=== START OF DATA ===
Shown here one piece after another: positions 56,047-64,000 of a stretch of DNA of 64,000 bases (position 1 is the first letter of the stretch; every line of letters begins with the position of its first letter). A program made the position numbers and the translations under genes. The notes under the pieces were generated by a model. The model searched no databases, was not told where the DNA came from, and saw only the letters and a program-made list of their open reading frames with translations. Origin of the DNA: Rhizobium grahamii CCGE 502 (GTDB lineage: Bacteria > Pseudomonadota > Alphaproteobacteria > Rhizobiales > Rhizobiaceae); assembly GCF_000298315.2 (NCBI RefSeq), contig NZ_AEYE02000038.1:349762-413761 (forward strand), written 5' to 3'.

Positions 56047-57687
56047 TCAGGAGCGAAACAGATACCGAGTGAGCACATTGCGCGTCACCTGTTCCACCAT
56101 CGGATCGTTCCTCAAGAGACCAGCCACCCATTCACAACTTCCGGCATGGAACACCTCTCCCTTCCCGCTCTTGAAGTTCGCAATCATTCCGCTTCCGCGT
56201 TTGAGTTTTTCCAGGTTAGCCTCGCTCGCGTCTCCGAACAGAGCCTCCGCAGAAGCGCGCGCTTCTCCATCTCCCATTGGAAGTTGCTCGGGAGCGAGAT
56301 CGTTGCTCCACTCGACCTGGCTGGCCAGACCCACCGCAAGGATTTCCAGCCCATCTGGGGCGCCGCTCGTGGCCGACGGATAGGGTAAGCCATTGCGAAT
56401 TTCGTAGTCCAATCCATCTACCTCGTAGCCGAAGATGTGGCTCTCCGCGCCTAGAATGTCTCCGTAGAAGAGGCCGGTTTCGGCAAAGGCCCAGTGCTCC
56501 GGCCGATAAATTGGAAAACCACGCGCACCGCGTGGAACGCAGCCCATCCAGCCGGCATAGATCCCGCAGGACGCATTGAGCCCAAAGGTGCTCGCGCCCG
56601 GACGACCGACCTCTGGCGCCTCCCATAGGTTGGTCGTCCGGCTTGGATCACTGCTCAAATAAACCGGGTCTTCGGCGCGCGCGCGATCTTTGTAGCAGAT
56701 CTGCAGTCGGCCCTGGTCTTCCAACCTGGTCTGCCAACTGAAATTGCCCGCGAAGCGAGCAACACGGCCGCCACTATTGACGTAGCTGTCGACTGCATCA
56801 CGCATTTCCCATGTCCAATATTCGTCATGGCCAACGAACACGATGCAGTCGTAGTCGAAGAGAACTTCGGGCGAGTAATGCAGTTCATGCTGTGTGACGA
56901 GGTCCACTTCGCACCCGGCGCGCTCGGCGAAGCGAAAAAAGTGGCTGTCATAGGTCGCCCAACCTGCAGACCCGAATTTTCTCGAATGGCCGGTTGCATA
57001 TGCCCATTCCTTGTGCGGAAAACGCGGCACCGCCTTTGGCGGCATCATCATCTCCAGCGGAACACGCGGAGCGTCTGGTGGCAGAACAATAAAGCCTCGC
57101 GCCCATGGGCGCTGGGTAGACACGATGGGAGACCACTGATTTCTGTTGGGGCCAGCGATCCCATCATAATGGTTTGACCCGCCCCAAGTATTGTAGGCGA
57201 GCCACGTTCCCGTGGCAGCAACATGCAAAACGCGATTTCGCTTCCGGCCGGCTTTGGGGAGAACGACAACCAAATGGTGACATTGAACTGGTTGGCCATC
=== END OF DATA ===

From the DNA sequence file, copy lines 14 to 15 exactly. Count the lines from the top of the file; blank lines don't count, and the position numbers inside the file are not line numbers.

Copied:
57101 GCCCATGGGCGCTGGGTAGACACGATGGGAGACCACTGATTTCTGTTGGGGCCAGCGATCCCATCATAATGGTTTGACCCGCCCCAAGTATTGTAGGCGA
57201 GCCACGTTCCCGTGGCAGCAACATGCAAAACGCGATTTCGCTTCCGGCCGGCTTTGGGGAGAACGACAACCAAATGGTGACATTGAACTGGTTGGCCATC